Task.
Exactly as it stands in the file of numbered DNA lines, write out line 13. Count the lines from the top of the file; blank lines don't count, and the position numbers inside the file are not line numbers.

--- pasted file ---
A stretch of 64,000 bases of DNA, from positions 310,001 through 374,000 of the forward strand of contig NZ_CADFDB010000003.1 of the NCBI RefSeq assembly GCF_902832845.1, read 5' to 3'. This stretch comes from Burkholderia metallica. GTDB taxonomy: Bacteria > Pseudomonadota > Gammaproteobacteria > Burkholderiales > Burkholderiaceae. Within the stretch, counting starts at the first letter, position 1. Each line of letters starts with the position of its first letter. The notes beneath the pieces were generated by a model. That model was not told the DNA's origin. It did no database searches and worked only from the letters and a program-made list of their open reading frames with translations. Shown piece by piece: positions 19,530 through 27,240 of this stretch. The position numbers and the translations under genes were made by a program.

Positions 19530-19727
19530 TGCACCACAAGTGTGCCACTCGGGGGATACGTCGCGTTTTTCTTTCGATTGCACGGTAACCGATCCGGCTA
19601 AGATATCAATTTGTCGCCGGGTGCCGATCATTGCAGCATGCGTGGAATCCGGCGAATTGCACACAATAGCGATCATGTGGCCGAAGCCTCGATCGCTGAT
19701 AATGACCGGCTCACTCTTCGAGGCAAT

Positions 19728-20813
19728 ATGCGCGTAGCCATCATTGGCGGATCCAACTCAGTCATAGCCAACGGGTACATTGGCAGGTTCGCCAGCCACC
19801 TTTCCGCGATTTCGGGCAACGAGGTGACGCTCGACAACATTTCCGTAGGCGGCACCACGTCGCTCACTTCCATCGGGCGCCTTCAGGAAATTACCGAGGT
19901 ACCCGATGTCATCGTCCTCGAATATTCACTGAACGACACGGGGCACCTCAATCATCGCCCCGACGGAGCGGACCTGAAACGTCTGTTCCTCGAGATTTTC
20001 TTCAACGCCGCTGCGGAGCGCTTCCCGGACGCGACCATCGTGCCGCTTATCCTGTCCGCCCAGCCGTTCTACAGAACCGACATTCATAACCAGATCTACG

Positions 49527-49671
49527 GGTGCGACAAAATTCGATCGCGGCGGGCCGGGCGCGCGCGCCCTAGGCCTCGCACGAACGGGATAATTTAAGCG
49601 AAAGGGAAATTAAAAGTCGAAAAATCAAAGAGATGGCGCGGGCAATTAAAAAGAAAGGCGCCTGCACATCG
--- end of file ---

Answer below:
49601 AAAGGGAAATTAAAAGTCGAAAAATCAAAGAGATGGCGCGGGCAATTAAAAAGAAAGGCGCCTGCACATCG